Multiple behavioral and health outcomes, including internalizing symptoms, may be predicted from prenatal maternal anxiety, depression, or stress. However, not all children are affected, and those that are can be affected in different ways. Here we test the hypothesis that the effects of prenatal anxiety are moderated by genetic variation in the child's brain-derived neurotrophic factor (BDNF) gene, using the Avon Longitudinal Study of Parents and Children population cohort. Internalizing symptoms were assessed from 4 to 13 years of age using the Strengths and Difficulties Questionnaire (n = 8,584); a clinical interview with the adolescents was conducted at age 15 years (n = 4,704). Obstetric and psychosocial risk and postnatal maternal symptoms were included as covariates. Results show that prenatal maternal anxiety predicted internalizing symptoms, including with the diagnostic assessment at 15 years. There was a main effect of two BDNF polymorphisms (rs6265 [val66met] and rs11030104) on internalizing symptoms up to age 13. There was also genetic moderation of the prenatal anxiety effect by different BDNF polymorphisms (rs11030121 and rs7124442), although significant effects were limited to preadolescence. The findings suggest a role for BDNF gene–environment interactions in individual vulnerability to the effects of prenatal anxiety on child internalizing symptoms.
Three silicon-doped 3 µm thick GaN epilayers were grown simultaneously by metalorganic chemical vapour deposition on (0001) sapphire substrates misorientated by 0°, 4° and 10° toward the m-plane (100). A comparative study of these epilayers was undertaken using photoluminescence (PL) spectroscopy, atomic force microscopy (AFM), scanning electron microscopy (SEM), cathodoluminescence (CL) imaging, CL spectroscopy and Hall effect measurements. Low temperature PL of the 0° and 4° epilayers shows donor bound exciton (BE) emission between 3.47 and 3.48 eV and a low level of yellow band emission. The peak intensities of both emission bands are a factor of 2 higher for the 4° layer. In the 10° epilayer, the BE band is 3x stronger than in the 0° epilayer but there is no discernible yellow band. However, a number of additional bands appear at 3.459, 3.417, 3.362, 3.345, 3.309, and 3.285 eV. These bands, some of which are acceptor related, may be attributed to the presence of structural defects in this epilayer, pointing to an abrupt degradation of its structural quality compared to the others. This degradation is confirmed by AFM studies. On a 20 µm x 20 µm image the 0° and 4° epilayers exhibit smooth surface morphologies, while the 10° epilayer shows a high density of hexagonal pits. Finally, SEM images reveal the surface of the 10° epilayer to be “streaked” and pitted. Low temperature CL images at 3.48 eV (bound exciton region) show random spotty emission, while those at 3.28 eV and 3.41 eV exhibit a streaky appearance similar to the SEM image. This suggests that these luminescence bands are indeed associated with structural defects.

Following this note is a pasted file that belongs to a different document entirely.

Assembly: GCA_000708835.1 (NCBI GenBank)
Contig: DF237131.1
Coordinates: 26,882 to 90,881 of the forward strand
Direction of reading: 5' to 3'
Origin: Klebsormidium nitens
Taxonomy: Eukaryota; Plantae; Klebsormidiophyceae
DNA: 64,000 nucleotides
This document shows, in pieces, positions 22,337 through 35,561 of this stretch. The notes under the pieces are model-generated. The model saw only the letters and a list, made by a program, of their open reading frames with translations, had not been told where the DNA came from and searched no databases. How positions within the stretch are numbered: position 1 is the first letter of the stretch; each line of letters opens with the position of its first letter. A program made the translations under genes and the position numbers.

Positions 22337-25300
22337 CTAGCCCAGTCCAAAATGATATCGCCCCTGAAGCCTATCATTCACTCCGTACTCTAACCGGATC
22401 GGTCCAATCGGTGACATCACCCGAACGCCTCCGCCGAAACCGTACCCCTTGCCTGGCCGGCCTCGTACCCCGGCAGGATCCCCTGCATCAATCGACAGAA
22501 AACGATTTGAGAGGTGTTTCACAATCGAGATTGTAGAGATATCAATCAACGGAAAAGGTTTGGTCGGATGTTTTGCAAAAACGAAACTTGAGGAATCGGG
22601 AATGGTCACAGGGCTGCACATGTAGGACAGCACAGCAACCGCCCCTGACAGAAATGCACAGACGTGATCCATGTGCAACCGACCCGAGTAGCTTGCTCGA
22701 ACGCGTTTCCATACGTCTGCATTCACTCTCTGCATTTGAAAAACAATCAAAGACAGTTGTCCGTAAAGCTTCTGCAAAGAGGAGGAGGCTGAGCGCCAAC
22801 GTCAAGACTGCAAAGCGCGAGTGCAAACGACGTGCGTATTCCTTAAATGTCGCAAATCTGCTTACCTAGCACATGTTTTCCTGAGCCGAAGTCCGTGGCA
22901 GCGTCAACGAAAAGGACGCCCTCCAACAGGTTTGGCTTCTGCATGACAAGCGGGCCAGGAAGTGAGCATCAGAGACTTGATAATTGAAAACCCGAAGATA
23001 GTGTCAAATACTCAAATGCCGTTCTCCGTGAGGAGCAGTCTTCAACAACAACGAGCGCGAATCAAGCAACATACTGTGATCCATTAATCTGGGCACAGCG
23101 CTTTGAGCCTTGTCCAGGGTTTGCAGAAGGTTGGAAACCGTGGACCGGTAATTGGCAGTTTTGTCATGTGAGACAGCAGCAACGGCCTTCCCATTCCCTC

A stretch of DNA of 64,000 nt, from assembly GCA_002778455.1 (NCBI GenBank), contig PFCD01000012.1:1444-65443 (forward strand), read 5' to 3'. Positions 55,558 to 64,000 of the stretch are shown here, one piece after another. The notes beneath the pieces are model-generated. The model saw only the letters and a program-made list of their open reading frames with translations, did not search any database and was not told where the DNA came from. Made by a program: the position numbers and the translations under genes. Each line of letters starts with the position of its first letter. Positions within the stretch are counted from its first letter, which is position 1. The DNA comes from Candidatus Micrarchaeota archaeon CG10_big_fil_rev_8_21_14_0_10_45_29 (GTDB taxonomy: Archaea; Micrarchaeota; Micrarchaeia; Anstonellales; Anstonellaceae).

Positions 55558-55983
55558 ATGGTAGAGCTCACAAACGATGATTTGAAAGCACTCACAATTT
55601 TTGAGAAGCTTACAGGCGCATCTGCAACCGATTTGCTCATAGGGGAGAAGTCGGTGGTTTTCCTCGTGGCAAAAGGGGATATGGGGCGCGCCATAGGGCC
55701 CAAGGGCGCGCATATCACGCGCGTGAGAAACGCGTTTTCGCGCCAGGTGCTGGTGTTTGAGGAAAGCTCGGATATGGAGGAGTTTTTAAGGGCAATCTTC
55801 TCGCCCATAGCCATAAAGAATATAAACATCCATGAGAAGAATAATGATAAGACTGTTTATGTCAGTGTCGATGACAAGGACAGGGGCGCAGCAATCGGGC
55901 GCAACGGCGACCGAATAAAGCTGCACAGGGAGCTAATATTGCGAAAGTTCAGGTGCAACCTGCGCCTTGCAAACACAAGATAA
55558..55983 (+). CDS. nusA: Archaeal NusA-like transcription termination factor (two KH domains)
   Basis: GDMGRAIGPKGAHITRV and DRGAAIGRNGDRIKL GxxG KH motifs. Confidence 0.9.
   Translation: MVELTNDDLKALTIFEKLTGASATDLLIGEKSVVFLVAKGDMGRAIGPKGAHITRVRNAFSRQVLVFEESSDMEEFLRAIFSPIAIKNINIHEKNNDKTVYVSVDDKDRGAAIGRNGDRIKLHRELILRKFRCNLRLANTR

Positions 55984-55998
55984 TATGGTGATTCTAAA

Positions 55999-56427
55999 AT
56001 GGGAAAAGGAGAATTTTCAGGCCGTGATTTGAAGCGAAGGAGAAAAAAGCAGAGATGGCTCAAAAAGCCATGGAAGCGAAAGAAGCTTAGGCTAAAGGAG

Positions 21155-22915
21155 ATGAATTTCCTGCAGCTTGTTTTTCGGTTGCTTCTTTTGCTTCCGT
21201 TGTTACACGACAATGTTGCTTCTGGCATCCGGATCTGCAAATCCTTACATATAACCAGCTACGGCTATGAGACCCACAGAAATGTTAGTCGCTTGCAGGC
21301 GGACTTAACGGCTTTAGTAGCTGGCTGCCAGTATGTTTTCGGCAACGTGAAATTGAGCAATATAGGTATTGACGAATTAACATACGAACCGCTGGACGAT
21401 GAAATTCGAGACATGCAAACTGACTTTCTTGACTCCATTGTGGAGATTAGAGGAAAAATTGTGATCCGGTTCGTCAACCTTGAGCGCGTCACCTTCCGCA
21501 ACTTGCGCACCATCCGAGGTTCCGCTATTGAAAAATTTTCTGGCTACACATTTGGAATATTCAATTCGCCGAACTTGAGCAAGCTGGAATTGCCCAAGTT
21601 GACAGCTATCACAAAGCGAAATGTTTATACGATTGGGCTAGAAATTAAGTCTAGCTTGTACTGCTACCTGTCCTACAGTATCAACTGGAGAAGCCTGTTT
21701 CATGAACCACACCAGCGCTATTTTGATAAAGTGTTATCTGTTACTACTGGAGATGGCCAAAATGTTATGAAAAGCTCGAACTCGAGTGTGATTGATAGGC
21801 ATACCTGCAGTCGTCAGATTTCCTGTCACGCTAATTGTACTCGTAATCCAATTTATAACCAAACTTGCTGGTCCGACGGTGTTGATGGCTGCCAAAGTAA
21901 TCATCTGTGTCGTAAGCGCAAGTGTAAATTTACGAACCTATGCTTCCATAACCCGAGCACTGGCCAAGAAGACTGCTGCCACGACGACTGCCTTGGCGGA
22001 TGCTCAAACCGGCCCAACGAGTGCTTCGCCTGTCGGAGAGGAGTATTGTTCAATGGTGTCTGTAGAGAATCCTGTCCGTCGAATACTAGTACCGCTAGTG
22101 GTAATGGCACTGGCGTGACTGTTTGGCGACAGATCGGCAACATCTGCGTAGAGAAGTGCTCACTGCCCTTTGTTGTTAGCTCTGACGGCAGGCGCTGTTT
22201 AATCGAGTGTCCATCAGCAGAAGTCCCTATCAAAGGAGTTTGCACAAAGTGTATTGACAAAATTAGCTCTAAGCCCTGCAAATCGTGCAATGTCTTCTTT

In this paper we illustrate the application of electron beam techniques to the measurement of strain, defect and alloy concentrations in nitride thin films. We present brief comparative studies of CL spectra of AlGaN and InGaN epilayers and EBSD patterns obtained from two silicon-doped 3 μm thick GaN epilayers grown on an on-axis (0001) sapphire substrate and a sapphire substrate misoriented by 10° toward the m-plane (10 0).